Yield Curves, Credit and Credit Spreads

  • 12.Apr.2016
  • Ian Martin,  XTB

Bond Market Technical Jargon Explained:

You may have heard bond market jargon like ‘yield curves’ and ‘credit spreads’ along with other technical terms and acronyms.  Like equity markets, the bond market has its own jargon that can be confusing. Yield curves, credit and credit spreads are commonly used jargon.  It’s worth spending a couple of minutes on what these terms mean.

Yield Curves

A yield curve is a line that plots yields for bonds with the same credit quality but different maturity dates. The government bond yield curve is commonly referenced as a baseline for many markets. There are government bonds at regular maturity points. Because they are issued by the Australian Government they are considered default risk free. The government bond yield curve is particularly useful when comparing ‘credit spreads’ of corporate bonds.


The terms credit, credit analyst, credit trader and credit sales team can be confusing.  They sound like they have something to do with credit cards.  ‘Credit’ is the bond market name for corporate debt and even the bond issuers themselves.  So BHP and Telstra are ‘credits’.  They issue bonds to investors – so they’re the creditor from the bond investor’s perspective. A credit sales desk sells corporate bonds – not credit cards.

Credit Spreads

‘Credit spread’ is another very common bond market term.  An equities person would be excused for thinking of the bid-offer spread of a security on ASX when they think of the word ‘spread’.  But credit spread has another meaning for bonds.

Credit spreads are important because we make investments using comparisons. Credit spreads give investors another tool to make an investment decision. They help to identify how much they are being compensated for investing in a corporate bond instead of a government bond.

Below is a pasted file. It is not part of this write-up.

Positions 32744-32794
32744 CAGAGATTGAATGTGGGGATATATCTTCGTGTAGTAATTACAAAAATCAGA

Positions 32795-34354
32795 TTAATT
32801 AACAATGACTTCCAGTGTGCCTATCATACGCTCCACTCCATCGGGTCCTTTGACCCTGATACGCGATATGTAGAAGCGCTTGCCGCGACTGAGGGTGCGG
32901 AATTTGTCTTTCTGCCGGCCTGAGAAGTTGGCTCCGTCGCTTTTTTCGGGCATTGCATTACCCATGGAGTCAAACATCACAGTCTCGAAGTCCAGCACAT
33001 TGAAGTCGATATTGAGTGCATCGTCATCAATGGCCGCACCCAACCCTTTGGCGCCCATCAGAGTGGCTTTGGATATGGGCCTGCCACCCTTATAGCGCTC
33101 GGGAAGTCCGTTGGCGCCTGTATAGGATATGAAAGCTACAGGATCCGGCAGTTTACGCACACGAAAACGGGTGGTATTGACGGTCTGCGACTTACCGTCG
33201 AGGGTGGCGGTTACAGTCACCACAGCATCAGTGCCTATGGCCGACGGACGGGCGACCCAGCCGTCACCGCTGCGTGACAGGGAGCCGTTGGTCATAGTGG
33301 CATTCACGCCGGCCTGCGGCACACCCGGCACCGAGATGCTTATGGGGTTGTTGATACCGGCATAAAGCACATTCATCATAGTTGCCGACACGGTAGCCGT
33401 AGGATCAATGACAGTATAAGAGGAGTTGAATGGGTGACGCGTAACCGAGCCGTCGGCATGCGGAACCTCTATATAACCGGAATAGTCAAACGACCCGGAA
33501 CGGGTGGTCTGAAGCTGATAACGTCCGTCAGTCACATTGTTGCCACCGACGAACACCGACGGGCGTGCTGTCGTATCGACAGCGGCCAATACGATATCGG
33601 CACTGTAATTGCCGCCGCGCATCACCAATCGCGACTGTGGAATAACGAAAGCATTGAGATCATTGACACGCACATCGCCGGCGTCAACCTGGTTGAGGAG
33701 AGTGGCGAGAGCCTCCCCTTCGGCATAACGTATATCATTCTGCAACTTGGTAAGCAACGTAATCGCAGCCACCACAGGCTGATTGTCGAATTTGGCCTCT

Rather than describing yields on bonds in isolated or absolute terms, it is very common to talk about the differences in yields, or the ‘spread’ of one type of bond compared to another.

For example, if a 3-year government bond was trading at a yield of 2.5% and a 3-year BBB-rated corporate bond was trading at a yield of 4.5%, then the corporate bond would be said to be trading at a 2% or 200 bps spread to the government bond.

If the market said 1, 3, 5, and 7 year BBB rated corporate bonds were trading at a spread to government bonds of 200 bps, then all things being equal, the yields on the 4 corporate bonds of different maturities will be 200bps above the yields of their respective government bonds on the curve.

The phrase ‘credit spreads have widened’, means the difference or spread between the government yield curve and the corporate yield curve has increased.  ‘credit spreads have widened’ is a relative term that gives you no clue as to what has happened to a bond’s absolute yield.  It simply tells you that the corporate bond has underperformed its nearest benchmark government bond. In fact, both the corporate bond and the government bond could have fallen in yield (both prices have increased), but the government bond’s yield could have fallen more.  It therefore outperformed the corporate bond and the spread between them widened.

Jargon can be daunting for end investors and advisers alike.  Yield Matters will provide similar short pieces on bond market jargon from time to time to provide advisers with the tools needed to explain corporate bonds in simple terms to your clients.

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If you have any particular questions, please contact us via at or 1800 995 993.


  • 07Dec 2021

    YTMF13: ANZ BBSW + 1.00% 07 MAR 2022

    This is the coupon date

  • 07Dec 2021


    This is the coupon date

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